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Fiscal Policy Roadmap Conference held on May 17, 2019


A ‘National Conference on Fiscal Policy Roadmap’ was held on 17th May 2019 with the objective to present a fiscal policy roadmap to the new union government. The conference was jointly organized by the EGROW Foundation and ASSOCHAM India. Sh. N.K. Singh, Chairman, Fifteenth Finance Commission inaugurated the conference and Dr. Bibek Debroy, Chairman, Prime Minister’s Economic Advisory Council delivered the valedictory address.

Brief of the discussions held at the conference is given below:

Inaugural Session

  • Dr. Arvind Virmani, Chairman EGROW Foundation stressed on the need for a Roadmap for progressive and prudent Fiscal Policy. He mentioned that India has high Fiscal Deficit & high real interest rate when compared globally. He emphasized for greater synchronization between the Fiscal & Monetary Policy.

  • Sh. B.K. Goenka, President ASSOCHAM mentioned that it is the right time for drawing-up the Road Map for the Fiscal Policy to be shaped by the Govt for FY 2019-20 onwards. He was appreciative of GST implementation but wanted it to be simplified and rationalized with clear tax rates for different categories of goods & services under GST. He outlined the need for Investment Cycle to move faster and bigger to realize the dream of making India USD 5 trillion economy. He said that Industrial sector, especially the medium sector, needs stimulus, which may include tax holidays for the vulnerable sectors.

  • Sh. N.K. Singh, Chairman, Fifteenth Finance Commission, endorsed the need for revival of Investment Cycle and wanted the private investment to pick up, which is muted at present. He expressed the need for focusing on the three factors of production i.e. land, labour & capital. He elaborated the need for reforms in each of these factors to achieve higher productivity. He emphasized on fiscal rectitude and avoidance of fiscal profligacy as the fundamentals for the Road Map. He mentioned about the need for synchronization of fiscal and monetary policies. On outlining the elements for new road map, he stressed on capping Debt/GDP ratio at 60% and its alignment with global economies. He mentioned the need to understand the challenges which States may face in containing debt at 20% level, in the overall 40% for Centre + 20% for State’s formula. Fiscal Deficit which is seen at 3.4% for the FY 2018-19 is desired to be contained at 3% in the medium run. Another important suggestion was to bring down Cost of Capital for investment cycle to revive the economy and the key to this is to increase Savings to GDP ratio, which is only 30% at present.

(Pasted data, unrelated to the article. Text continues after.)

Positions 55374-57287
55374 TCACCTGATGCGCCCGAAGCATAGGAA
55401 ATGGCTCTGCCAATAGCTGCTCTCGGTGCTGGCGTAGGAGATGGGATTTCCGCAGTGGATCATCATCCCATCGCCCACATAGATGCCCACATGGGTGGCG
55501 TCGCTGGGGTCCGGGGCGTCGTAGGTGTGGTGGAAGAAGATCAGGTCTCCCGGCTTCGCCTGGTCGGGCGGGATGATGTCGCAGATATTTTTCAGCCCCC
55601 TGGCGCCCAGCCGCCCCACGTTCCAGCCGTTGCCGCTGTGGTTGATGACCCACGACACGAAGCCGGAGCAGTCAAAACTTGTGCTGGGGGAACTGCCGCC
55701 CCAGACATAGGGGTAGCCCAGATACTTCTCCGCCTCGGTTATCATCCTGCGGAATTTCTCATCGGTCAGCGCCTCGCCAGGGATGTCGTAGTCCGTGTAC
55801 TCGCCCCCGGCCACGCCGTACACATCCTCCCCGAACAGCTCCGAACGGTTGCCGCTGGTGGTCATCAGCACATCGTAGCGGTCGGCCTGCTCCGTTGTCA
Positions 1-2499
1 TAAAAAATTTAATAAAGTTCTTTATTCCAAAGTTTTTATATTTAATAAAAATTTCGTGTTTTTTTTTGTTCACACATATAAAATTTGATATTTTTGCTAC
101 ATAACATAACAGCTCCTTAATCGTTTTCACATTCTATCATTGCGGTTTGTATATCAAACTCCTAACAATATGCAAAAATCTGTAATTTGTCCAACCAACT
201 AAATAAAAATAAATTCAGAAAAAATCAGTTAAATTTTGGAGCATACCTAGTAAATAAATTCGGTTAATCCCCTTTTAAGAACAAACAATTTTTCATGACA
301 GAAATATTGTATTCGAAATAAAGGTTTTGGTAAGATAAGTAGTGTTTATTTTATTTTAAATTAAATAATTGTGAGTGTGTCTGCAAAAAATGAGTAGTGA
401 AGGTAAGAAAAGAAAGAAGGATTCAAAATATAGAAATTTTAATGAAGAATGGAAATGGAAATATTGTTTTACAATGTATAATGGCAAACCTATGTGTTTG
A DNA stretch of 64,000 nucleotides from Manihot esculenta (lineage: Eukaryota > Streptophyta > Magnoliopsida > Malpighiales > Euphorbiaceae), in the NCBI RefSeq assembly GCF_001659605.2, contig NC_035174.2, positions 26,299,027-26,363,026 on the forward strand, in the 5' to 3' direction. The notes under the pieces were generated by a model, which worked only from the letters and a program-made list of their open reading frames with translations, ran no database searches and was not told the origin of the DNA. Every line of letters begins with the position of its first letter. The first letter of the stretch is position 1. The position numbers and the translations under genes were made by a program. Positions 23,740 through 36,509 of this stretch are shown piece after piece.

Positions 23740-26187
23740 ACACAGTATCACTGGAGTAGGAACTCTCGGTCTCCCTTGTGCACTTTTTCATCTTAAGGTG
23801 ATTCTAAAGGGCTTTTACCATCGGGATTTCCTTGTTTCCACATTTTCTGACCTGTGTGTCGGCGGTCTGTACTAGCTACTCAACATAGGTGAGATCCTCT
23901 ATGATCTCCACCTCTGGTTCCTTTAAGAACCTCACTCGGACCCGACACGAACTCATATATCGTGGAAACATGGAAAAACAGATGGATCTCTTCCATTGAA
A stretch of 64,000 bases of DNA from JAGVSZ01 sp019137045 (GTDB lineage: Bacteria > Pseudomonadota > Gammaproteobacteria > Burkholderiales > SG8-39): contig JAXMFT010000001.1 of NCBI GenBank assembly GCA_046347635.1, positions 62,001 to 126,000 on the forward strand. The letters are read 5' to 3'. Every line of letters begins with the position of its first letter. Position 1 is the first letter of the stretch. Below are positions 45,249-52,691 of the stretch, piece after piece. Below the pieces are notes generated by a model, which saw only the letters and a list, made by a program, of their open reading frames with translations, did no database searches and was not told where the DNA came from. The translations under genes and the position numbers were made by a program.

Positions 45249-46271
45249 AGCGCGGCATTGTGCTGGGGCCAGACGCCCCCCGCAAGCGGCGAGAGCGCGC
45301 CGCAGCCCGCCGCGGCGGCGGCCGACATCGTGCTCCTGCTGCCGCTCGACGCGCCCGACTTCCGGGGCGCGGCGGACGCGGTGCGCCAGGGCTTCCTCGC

• Shri Vikramjit Singh Sahney, President ICC & Chairman, Sun International suggested that the blueprint for Fiscal Roadmap must take note of slowing rural demand and disconnect of Agriculture Sector from other sectors. The issue of agricultural distress needs to be tackled on a priority basis.

  • Dr. Charan Singh, CEO and Director, EGROW spoke about the challenges the new Government would face in generation of higher growth and employment as well as maintaining fiscal discipline. There is a need to establish MSME Universities to develop entrepreneurs on the lines of Agricultural Universities in the 1960s. This will partially help in addressing the demographic pressures. Also, to achieve higher growth, increasing need is to take the Industry along.

Revenue Management